*Multilevel and Longitudinal Modeling Using Stata, Third Edition*, by Sophia Rabe-Hesketh and Anders Skrondal, looks specifically at Stata’s treatment of generalized linear mixed models, also known as multilevel or hierarchical models. These models are “mixed” because they allow fixed and random effects, and they are “generalized” because they are appropriate for continuous Gaussian responses as well as binary, count, and other types of limited dependent variables.

The material in the third edition consists of two volumes, a result of the substantial expansion of material from the second edition, and has much to offer readers of the earlier editions. The text has almost doubled in length from the second edition and almost quadrupled in length from the original version, to almost 1,000 pages across the two volumes. Fully updated for Stata 12, the book has 5 new chapters, more than 20 new exercises, and many new datasets.

The two volumes comprise 16 chapters organized into eight parts.

Volume I is devoted to continuous Gaussian linear mixed models and has nine chapters organized into four parts. The first part reviews the methods of linear regression. The second part provides in-depth coverage of two-level models, the simplest extensions of a linear regression model.

Rabe-Hesketh and Skrondal begin with the comparatively simple random-intercept linear model without covariates, developing the mixed model from principles and thereby familiarizing the reader with terminology, summarizing and relating the widely used estimating strategies, and providing historical perspective. Once the authors have established the mixed-model foundation, they smoothly generalize to random-intercept models with covariates and then to a discussion of the various estimators (between, within, and random-effects). The authors then discuss models with random coefficients.

The third part of volume I describes models for longitudinal and panel data, including dynamic models, marginal models (a new chapter), and growth-curve models (a new chapter). The fourth and final part covers models with nested and crossed random effects, including a new chapter describing in more detail higher-level nested models for continuous outcomes.

The mixed-model foundation and the in-depth coverage of the mixed-model principles provided in volume I for continuous outcomes make it straightforward to transition to generalized linear mixed models for noncontinuous outcomes, which are described in volume II.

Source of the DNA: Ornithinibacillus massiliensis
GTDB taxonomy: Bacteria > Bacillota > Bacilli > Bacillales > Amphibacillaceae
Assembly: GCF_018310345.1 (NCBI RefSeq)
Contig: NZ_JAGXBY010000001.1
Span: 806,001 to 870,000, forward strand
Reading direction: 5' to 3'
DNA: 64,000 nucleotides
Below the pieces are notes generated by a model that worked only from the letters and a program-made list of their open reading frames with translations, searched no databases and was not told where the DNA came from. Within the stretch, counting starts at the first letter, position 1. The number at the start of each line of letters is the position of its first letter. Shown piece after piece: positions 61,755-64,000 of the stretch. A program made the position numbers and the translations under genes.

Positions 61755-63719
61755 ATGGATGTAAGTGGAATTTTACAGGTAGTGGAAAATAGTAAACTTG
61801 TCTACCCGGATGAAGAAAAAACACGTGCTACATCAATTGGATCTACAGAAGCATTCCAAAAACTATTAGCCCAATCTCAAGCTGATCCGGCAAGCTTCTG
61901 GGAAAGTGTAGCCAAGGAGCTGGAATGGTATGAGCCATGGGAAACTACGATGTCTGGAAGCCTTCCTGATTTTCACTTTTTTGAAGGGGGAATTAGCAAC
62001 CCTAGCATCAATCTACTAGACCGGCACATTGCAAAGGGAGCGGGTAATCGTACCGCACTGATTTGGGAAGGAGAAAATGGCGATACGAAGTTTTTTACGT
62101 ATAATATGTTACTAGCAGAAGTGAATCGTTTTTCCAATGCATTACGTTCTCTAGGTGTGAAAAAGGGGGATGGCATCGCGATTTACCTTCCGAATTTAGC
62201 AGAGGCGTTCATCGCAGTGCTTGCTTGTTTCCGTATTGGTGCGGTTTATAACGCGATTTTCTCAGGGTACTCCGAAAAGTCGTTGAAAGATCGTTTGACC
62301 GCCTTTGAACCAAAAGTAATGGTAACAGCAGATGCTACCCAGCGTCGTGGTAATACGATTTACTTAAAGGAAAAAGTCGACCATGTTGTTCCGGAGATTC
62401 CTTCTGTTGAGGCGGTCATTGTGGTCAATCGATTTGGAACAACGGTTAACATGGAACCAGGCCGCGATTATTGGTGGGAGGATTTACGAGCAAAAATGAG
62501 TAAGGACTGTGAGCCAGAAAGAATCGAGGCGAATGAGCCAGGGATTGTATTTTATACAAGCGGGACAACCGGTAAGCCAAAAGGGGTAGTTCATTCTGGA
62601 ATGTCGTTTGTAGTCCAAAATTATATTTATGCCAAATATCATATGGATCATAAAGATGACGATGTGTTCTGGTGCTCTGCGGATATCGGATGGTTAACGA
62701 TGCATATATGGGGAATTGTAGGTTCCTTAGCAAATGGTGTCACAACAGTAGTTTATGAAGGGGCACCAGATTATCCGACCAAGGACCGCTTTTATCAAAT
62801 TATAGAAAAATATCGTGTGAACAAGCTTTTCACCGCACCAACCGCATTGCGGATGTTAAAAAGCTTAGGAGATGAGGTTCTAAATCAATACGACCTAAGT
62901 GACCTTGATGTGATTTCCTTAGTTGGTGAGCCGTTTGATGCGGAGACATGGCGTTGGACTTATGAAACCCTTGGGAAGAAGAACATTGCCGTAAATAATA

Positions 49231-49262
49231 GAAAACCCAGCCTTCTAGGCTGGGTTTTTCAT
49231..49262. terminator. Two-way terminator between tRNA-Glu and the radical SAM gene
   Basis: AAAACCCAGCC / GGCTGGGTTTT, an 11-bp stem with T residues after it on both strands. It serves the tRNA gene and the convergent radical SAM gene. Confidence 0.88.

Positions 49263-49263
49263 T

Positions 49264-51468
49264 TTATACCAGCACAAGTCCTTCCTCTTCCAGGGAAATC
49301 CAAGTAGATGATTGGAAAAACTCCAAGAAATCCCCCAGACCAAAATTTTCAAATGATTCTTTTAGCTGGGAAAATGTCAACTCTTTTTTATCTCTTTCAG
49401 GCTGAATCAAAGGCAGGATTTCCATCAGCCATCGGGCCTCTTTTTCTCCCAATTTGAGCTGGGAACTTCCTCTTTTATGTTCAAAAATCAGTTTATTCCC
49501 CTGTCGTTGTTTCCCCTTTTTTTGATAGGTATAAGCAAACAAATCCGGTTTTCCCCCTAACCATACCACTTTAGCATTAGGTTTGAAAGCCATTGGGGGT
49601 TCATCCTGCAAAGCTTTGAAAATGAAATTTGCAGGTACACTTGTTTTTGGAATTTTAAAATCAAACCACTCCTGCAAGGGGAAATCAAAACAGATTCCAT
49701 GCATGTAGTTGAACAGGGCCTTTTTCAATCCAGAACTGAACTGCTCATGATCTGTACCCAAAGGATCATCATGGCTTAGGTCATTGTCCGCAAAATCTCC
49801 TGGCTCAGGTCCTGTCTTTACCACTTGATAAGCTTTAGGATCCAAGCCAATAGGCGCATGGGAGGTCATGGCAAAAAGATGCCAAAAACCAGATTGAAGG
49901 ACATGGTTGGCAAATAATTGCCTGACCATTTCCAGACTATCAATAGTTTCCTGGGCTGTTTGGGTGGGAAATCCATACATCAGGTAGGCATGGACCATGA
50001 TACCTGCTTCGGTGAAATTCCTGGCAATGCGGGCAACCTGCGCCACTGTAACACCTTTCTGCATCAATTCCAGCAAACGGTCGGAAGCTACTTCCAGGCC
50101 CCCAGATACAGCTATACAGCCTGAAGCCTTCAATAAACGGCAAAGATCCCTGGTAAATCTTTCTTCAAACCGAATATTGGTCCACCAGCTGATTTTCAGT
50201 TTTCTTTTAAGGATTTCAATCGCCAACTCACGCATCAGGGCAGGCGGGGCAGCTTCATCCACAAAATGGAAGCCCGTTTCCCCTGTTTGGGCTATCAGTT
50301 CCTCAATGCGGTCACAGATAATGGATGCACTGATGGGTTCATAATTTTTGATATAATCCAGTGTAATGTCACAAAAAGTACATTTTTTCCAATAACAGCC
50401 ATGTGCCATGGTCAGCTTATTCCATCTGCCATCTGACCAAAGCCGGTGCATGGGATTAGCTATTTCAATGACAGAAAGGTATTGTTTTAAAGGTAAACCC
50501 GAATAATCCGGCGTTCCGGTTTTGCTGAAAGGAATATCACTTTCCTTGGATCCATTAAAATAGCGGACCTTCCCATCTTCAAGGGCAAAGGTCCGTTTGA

Volume II is devoted to generalized linear mixed models for binary, categorical, count, and survival outcomes. The second volume has seven chapters also organized into four parts. The first three parts in volume II cover models for categorical responses, including binary, ordinal, and nominal (a new chapter); models for count data; and models for survival data, including discrete-time and continuous-time (a new chapter) survival responses. The fourth and final part in volume II describes models with nested and crossed-random effects with an emphasis on binary outcomes.

The book has extensive applications of generalized mixed models performed in Stata. Rabe-Hesketh and Skrondal developed gllamm, a Stata program that can fit many latent-variable models, of which the generalized linear mixed model is a special case. As of version 10, Stata contains the xtmixed, xtmelogit, and xtmepoisson commands for fitting multilevel models, in addition to other xt commands for fitting standard random-intercept models. The types of models fit by these commands sometimes overlap; when this happens, the authors highlight the differences in syntax, data organization, and output for the two (or more) commands that can be used to fit the same model. The authors also point out the relative strengths and weaknesses of each command when used to fit the same model, based on considerations such as computational speed, accuracy, available predictions, and available postestimation statistics.

In summary, this book is the most complete, up-to-date depiction of Stata’s capacity for fitting generalized linear mixed models. The authors provide an ideal introduction for Stata users wishing to learn about this powerful data analysis tool.

List of Tables

List of Figures

Preface

Multilevel and longitudinal models: When and why?

**I PRELIMINARIES**

1. REVIEW OF LINEAR REGRESSION

Introduction

Is there gender discrimination in faculty salaries?

Independent-samples t test

One-way analysis of variance

Simple linear regression

Dummy variables

Multiple linear regression

Interactions

Dummy variables for more than two groups

Other types of interactions

Interaction between dummy variables

Interaction between continuous covariates

Nonlinear effects

Residual diagnostics

Causal and noncausal interpretations of regression coefficients

Regression as conditional expectation

Regression as structural model

Summary and further reading

Exercises

**II TWO-LEVEL MODELS**

2. VARIANCE-COMPONENTS MODELS

Introduction

How reliable are peak-expiratory-flow measurements?

Inspecting within-subject dependence

The variance-components model

Model specification

Path diagram

Between-subject heterogeneity

Within-subject dependence

Intraclass correlation

Intraclass correlation versus Pearson correlation